Neil Gaiman Calls 'Good Omens' the 'Funniest Story I Could Tell About the End of the World'
What do an angel, a demon and an 11-year-old Antichrist have to do with the end of times?
Everything, when it comes to Neil Gaiman’s Good Omens, an adaptation of the 1990 cult novel he wrote with late fantasy writer Terry Pratchett, Good Omens: The Nice and Accurate Prophecies of Agnes Nutter, Witch.
After 6,000 years on Earth, demon Crowley and angel Aziraphale (David Tennant and Michael Sheen) learn from their respective superiors that the apocalypse is nigh and to prepare for Heaven and Hell's Final Battle.
To Crowley and Aziraphale, that’s a huge bummer. “They like Earth,” says Gaiman, who created and wrote all six episodes. “They like that there are sushi restaurants, music. There’s lots of really good stuff on Earth.”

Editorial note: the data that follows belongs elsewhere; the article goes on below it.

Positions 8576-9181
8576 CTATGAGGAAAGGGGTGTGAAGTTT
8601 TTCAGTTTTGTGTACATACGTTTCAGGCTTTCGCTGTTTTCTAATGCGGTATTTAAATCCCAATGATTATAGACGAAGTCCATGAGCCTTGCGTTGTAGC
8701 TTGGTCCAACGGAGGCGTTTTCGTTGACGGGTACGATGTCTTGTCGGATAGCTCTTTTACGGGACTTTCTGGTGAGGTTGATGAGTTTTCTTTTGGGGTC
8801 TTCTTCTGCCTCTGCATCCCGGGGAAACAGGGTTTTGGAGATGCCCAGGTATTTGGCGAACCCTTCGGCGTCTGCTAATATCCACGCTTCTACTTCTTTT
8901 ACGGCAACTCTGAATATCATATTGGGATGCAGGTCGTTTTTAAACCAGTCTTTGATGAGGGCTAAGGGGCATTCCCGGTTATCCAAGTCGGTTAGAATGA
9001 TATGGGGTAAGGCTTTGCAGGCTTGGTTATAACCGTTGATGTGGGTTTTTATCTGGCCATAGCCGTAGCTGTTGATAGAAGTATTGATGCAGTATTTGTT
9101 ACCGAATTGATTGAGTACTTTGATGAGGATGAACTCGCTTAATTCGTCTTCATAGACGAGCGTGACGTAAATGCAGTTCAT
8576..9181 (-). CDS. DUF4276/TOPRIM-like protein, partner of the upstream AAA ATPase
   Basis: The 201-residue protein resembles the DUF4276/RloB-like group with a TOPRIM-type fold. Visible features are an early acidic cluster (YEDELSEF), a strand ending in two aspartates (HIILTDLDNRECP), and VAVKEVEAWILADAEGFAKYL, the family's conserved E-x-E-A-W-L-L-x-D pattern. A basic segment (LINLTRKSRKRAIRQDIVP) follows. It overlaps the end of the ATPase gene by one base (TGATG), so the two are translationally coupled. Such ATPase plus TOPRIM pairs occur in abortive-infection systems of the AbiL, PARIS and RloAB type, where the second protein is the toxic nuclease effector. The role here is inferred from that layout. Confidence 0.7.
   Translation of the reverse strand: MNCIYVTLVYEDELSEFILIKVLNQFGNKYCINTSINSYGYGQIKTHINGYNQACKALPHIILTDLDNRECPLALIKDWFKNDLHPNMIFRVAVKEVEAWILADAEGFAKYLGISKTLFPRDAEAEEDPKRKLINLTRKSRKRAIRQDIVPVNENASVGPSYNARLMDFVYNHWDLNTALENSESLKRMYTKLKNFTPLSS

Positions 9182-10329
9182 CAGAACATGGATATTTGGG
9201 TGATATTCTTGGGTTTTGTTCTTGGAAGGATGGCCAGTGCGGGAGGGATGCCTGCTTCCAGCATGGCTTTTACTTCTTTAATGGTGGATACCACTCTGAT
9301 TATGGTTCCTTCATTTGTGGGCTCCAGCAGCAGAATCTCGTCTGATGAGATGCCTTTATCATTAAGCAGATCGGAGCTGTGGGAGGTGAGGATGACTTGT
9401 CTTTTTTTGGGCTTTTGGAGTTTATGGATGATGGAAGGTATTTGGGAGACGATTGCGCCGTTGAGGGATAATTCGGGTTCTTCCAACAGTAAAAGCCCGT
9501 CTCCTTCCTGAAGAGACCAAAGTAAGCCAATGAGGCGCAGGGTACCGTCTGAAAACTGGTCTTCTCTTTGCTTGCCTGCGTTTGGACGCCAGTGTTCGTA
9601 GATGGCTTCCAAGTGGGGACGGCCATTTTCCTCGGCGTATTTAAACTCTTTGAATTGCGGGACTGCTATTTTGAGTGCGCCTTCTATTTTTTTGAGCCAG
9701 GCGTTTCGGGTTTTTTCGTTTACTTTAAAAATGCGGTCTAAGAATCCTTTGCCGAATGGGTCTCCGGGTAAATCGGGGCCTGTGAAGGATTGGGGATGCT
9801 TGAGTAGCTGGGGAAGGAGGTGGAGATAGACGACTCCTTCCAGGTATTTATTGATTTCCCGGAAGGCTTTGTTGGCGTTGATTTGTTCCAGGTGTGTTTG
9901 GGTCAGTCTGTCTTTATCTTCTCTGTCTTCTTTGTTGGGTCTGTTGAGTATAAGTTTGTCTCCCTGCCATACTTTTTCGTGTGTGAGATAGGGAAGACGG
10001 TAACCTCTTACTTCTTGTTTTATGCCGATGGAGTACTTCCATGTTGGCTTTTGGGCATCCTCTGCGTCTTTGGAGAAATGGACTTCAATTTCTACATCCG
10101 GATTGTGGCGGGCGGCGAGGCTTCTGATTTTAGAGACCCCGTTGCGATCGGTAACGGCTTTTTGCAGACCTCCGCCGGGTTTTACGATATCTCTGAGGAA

So, the two join forces to save the world — not because they care about humanity, but because they want to preserve their lifestyles.
As the action unfolds, viewers can also expect to see the spawn of Satan (who’s a seemingly normal 11-year-old English kid, played by Sam Taylor Buck), an order of satanic nuns, the lost city of Atlantis, Shakespeare, the Four Horsemen of the Apocalypse, the depths of Hell (with de-motivational posters), the business-like structure of Heaven (where Jon Hamm "nails it" as the smug archangel Gabriel, says Gaiman), and a 1920s Bentley — on fire.
Good Omens isn’t just ambitious, it’s insane. And insanely enjoyable. "To put it in David Bowie fan terms," Gaiman adds, "We didn’t want Rick Wakeman’s beautiful piano introduction to 'Life on Mars,' we wanted Mike Garson going mad in the middle of 'Aladdin Sane.'"
Says Gaiman, “It’s the funniest story I could tell about the end of the world.”
Good Omens, Series Premiere, Friday, May 31 on Prime Video.